Israelis head to the polls on April 9 to choose parliament and a new prime minister from two candidates facing allegations of corruption: Benjamin Netanyahu and Benny Gantz.
On April 9, Israelis will vote to elect a new parliament. Benny Gantz, leading the Israel Resilience Party, and current Prime Minister Benjamin Netanyahu, of the Likud party, are in a close race for the country's top post.
A series of corruption probes against Netanyahu and pending decisions by Israel's attorney general on whether to follow police recommendations to indict him, however, have raised speculation he would opt to seek a public show of confidence at the ballot box.
Together with corruption allegations, the bill on national service for the ultra-Orthodox population has also created a dispute among the ruling coalition. These disputes led to an early election, seven months before the one originally scheduled for November 5 2019.
However, both rivals in the current political race have been accused of being involved in corruption.
Netanyahu faces various corruption allegations, such as favouring a telecommunications company in exchange for positive coverage for him, receiving expensive gifts and close relations with fraud suspects.
Gantz’s name has also repeatedly come up in corruption allegations. Gantz is the former chief of the general staff of the Israel Defense Forces and founded the Israel Resilience Party in December 2018.
According to state controller Joseph Shapira, the Israel Police awarded a $13.7 million project to Fifth Dimension, a company of which Gantz was chairman of the board, despite the company’s lack of experience.
Fifth Dimension took the job without having to compete with any other company. It had also provided false information to Israel Police representatives about the company’s ability to carry out the project.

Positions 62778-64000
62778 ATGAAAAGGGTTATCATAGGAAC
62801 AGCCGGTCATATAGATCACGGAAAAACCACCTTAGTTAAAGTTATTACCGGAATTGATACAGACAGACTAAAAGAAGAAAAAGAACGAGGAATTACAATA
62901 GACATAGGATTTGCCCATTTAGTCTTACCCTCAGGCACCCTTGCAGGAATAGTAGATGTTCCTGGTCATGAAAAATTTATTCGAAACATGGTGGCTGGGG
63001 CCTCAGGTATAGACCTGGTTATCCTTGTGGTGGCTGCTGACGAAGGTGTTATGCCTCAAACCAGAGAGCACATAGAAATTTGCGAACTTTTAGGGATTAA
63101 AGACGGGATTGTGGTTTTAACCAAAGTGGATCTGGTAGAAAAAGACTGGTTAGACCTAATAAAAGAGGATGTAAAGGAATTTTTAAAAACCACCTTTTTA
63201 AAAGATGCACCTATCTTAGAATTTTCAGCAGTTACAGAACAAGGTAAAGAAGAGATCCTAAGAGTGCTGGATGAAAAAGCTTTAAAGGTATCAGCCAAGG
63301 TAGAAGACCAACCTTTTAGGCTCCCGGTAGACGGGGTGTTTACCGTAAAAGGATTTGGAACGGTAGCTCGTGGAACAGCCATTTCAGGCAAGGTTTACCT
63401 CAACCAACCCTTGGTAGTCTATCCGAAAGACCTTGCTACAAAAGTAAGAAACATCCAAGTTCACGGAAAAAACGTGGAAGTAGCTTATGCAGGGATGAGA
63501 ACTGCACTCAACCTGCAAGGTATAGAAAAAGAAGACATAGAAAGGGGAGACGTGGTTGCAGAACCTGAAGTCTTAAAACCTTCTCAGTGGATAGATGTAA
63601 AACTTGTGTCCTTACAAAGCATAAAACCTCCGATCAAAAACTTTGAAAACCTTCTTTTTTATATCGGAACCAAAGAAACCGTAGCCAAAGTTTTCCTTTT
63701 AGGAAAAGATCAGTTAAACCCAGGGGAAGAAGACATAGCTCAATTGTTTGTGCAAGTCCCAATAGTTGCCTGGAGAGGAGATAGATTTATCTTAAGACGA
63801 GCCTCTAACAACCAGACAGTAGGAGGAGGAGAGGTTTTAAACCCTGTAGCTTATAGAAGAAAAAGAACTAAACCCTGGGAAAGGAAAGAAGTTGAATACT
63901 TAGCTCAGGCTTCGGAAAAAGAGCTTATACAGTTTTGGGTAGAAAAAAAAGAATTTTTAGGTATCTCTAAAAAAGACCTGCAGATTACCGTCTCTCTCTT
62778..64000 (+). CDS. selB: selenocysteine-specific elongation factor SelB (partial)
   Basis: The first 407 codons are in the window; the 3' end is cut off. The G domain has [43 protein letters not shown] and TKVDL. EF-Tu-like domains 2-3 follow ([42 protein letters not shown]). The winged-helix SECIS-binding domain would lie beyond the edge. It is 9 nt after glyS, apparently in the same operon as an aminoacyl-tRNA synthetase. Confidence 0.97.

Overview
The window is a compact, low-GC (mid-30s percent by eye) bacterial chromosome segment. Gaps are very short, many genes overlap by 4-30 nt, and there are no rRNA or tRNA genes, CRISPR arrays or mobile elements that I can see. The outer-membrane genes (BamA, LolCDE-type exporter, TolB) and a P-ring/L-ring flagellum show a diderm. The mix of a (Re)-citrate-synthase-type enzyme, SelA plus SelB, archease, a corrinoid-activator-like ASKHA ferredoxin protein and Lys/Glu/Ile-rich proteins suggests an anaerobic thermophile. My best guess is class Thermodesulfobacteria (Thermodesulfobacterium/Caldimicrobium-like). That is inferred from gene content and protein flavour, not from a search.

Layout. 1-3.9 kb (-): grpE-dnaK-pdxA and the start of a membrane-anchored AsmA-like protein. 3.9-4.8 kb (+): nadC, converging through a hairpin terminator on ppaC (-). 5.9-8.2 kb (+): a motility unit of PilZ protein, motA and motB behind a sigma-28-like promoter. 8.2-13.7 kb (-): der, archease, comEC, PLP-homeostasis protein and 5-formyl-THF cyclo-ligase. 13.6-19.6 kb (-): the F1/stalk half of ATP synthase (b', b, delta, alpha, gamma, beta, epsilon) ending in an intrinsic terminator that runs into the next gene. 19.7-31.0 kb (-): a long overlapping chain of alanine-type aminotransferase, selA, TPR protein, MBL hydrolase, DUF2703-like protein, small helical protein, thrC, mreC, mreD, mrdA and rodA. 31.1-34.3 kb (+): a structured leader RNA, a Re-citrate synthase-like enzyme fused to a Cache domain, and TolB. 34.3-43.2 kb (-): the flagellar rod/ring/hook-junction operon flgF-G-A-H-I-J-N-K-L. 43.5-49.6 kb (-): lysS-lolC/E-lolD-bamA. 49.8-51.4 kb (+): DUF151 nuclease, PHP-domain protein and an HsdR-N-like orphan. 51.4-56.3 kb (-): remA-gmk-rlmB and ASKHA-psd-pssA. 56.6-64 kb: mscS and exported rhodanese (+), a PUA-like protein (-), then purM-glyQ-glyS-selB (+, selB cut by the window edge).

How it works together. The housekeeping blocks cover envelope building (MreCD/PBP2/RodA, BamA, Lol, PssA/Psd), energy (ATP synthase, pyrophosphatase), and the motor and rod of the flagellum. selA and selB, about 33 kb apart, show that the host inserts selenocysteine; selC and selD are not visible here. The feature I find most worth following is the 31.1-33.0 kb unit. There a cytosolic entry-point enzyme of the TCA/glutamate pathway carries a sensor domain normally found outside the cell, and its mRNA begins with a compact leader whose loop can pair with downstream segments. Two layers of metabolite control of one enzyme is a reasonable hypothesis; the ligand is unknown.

The firm serves an artificial intelligence system to public agencies.
There are four corruption allegations against Netanyahu, known as cases 1000, 2000, 3000 and 4000. He is accused of bribery, fraud, breach of trust and misuse of state funds.
Case 1000: Netanyahu is suspected of accepting gifts of cigars, champagne and jewellery from Israeli producer Arnon Milchan and business tycoon James Packer. These gifts were estimated to be valued at hundreds of thousands of shekels. His wife Sara Netanyahu has been accused of asking Milchan for jewellery worth $2,700.
In case 2000, Israeli police claim to have tapes showing negotiations between Netanyahu and Arnon Mozes, Yedioth publisher, to make daily coverage more positive towards the prime minister in exchange for restoring Yedioth's ranking among the country's media.
Although Netanyahu gave testimony for case 3000, he was not implicated in this one. But his close aides are suspects, accused of bribery and fraud in the procurement process of submarines worth $2 billion.
After a lengthy investigation into case 4000 involving Netanyahu's relationship with Shaul Elovitch, the controlling shareholder of Israel' s telecom giant Bezeq, police want to bring charges.
Police said they found sufficient evidence that confidants of Netanyahu promoted regulatory changes worth $280 million to Bezeq. In exchange, they believe Netanyahu used his connections with Elovitch to receive positive press coverage on Bezeq's popular news site Walla.
The Bezeq case is the most serious of which Netanyahu has been accused. Two of his top confidants have turned state witnesses and are believed to have provided police with incriminating evidence.
Netanyahu held the government's communications portfolio until last year and oversaw regulation in the field. Former journalists at the Walla news site have attested to being pressured to refrain from negative reporting of Netanyahu.